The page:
ICAC laws withstand High Court scrutiny

ICAC laws withstand High Court scrutiny

Retrospective laws introduced in NSW to urgently shore up previous findings from the state’s corruption watchdog have survived a constitutional challenge brought by rich-lister Travers Duncan.

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The mining mogul has been engaged in a legal battle with the ICAC since 2013, when then-commissioner David Ipp declared him, and a number of other businessmen and former politicians, corrupt over dealings relating to the Mount Penny coal tenement in the NSW Bylong Valley.

When the High Court ruled the ICAC had overstepped its jurisdictional bounds in the case of high-ranking NSW prosecutor Margaret Cunneen SC, Mr Duncan decided to follow suit and elevate his case.

The High Court ruling cast doubt on other previous ICAC decisions and this prompted NSW Premier Mike Baird to rush retrospective laws through the parliament to affirm all commission findings that pre-dated the Cunneen decision.

Mr Duncan took his matter to the High Court arguing the Baird government’s ICAC validation laws were unconstitutional because they amounted to a direction to the courts.

But in a unanimous decision handed down on Wednesday, the High Court rejected Mr Duncan’s challenge and ordered he pay costs.

A joint judgment from Chief Justice Robert French, Justice Susan Kiefel, Justice Virginia Bell and Justice Patrick Keane described Mr Duncan’s construction of the validation laws as “distinctly implausible”.

It is expected Mr Duncan will now continue with a Court of Appeal challenge to the ICAC’s 2013 corruption findings.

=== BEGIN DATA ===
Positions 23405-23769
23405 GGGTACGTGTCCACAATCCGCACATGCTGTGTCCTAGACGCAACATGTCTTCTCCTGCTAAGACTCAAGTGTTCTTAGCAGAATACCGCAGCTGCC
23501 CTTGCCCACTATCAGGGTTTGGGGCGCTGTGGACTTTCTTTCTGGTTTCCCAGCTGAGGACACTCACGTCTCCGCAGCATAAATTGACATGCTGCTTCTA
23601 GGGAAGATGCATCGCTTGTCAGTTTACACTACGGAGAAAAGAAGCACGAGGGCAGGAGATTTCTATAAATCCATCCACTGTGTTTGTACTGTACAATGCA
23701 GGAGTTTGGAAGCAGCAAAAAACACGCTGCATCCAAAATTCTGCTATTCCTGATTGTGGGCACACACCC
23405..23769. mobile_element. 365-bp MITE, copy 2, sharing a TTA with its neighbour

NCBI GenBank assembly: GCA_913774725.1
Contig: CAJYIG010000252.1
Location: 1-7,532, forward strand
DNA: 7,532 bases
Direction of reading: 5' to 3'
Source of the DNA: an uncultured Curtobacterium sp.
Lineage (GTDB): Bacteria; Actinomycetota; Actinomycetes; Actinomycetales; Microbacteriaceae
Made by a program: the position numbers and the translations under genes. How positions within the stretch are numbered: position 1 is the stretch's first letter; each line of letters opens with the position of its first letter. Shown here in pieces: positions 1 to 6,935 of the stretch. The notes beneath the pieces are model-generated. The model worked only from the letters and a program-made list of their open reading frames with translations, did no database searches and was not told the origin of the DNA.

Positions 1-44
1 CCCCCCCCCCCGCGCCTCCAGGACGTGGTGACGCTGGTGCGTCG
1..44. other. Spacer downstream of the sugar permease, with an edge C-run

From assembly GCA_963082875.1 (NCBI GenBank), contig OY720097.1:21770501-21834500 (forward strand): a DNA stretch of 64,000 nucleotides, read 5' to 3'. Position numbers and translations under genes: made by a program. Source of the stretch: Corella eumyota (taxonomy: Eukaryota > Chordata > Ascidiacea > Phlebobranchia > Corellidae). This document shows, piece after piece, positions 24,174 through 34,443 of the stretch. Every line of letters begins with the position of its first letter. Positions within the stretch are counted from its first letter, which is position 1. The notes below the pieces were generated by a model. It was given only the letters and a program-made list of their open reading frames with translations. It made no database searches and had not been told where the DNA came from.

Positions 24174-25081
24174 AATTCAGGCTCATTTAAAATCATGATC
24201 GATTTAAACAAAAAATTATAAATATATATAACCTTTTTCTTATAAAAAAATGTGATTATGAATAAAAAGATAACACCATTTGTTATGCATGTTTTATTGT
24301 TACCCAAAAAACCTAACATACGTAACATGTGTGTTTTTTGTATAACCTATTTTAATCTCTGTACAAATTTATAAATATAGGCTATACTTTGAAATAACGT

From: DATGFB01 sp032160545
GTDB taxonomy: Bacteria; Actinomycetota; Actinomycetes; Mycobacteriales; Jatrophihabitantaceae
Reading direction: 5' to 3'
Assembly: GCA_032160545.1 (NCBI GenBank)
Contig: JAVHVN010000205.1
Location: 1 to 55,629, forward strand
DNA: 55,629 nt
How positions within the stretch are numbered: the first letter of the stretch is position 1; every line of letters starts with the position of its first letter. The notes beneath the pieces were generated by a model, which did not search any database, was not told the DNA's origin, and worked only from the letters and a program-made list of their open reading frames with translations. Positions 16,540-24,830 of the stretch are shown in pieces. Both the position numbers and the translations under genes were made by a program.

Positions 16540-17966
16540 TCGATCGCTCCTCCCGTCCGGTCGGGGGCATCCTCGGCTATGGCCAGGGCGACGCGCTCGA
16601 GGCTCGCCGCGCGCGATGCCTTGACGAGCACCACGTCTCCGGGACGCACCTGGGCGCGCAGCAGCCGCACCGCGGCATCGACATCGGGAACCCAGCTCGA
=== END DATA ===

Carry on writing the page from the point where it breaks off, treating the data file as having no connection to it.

But Wednesday’s decision is a win for the premier.

This week Mr Baird introduced another bill to allow the ICAC to recover from the Cunneen decision, by effecting review recommendations made by a team led by former High Court chief justice Murray Gleeson and respected silk Bruce McClintock SC.

“Previous findings of corruption by ICAC should, and will, stand, despite the decision in Cunneen,” Mr Baird told AAP in a statement.

“Yesterday, I introduced legislation to implement the recommendations of the Gleeson review panel, including an expansion of the ICAC’s jurisdiction to investigate corrupt conduct by non-public officials, in strictly defined circumstances.

“We will not tolerate corruption in this state, end of story.”

That legislation – which is expected to pass parliament with Labor’s support – empowers the ICAC to investigate corruption allegations involving ordinary members of the public where their conduct could “impair public confidence in public administration”.

But that right to investigate private individuals would only be triggered in circumstances involving specific criminal acts, like collusive tendering for government contracts or fraudulently obtaining government mining leases.

Greens MP Jamie Duncan hoped Wednesday’s decision would encourage the government to go a step further by introducing statutory provisions covering misconduct, bribery and corruption in public office.

“The community will be relieved that the corrupt actions of the rich and powerful cannot be airbrushed by repeated court action. Millionaires are still subject to the laws of parliament,” Mr Parker told AAP in a statement.